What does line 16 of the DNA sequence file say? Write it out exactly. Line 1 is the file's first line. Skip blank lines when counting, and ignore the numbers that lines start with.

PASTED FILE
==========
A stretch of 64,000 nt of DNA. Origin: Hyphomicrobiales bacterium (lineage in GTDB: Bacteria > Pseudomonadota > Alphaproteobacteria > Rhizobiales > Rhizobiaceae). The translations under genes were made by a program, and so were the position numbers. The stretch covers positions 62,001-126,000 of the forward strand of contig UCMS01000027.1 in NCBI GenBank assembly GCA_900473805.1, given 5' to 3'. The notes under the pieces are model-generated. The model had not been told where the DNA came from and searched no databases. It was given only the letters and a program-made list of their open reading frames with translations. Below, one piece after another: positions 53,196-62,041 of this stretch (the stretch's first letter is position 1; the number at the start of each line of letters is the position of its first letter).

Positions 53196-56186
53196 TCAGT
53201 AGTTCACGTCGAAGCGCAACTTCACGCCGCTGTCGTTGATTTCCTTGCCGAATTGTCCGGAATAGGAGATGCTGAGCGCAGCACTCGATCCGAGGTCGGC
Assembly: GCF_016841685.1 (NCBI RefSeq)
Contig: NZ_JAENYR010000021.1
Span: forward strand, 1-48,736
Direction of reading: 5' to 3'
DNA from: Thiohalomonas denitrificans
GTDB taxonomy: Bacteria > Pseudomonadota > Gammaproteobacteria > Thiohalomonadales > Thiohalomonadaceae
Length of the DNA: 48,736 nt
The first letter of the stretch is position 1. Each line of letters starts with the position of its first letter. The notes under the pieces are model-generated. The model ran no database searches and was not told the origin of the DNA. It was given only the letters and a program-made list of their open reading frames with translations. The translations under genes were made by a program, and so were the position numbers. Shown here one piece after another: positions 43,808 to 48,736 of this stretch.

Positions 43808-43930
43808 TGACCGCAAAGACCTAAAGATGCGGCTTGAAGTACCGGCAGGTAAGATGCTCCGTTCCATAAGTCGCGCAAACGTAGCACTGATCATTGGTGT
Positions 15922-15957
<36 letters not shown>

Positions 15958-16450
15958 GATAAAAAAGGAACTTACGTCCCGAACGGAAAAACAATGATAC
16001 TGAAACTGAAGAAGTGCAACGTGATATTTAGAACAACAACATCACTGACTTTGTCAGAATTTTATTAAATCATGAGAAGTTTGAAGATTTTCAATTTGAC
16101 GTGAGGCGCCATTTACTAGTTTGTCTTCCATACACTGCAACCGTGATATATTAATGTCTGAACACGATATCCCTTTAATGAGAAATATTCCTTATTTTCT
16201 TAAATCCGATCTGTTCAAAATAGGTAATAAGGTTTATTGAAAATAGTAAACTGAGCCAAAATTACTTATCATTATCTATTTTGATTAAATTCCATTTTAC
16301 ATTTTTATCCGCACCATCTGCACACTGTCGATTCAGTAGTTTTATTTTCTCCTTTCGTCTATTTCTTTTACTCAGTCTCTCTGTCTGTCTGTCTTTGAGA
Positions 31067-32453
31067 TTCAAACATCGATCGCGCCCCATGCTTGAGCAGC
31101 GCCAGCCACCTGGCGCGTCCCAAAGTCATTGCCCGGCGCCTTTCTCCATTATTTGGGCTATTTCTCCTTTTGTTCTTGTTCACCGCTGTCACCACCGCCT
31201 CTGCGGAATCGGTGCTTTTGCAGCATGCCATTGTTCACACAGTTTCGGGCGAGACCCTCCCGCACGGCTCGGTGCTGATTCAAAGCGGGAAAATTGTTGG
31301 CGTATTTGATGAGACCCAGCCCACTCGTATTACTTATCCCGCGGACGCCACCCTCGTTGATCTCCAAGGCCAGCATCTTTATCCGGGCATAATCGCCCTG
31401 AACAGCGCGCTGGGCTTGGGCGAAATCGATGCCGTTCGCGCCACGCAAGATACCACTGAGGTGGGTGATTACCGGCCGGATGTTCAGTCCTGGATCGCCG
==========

<36 letters not shown>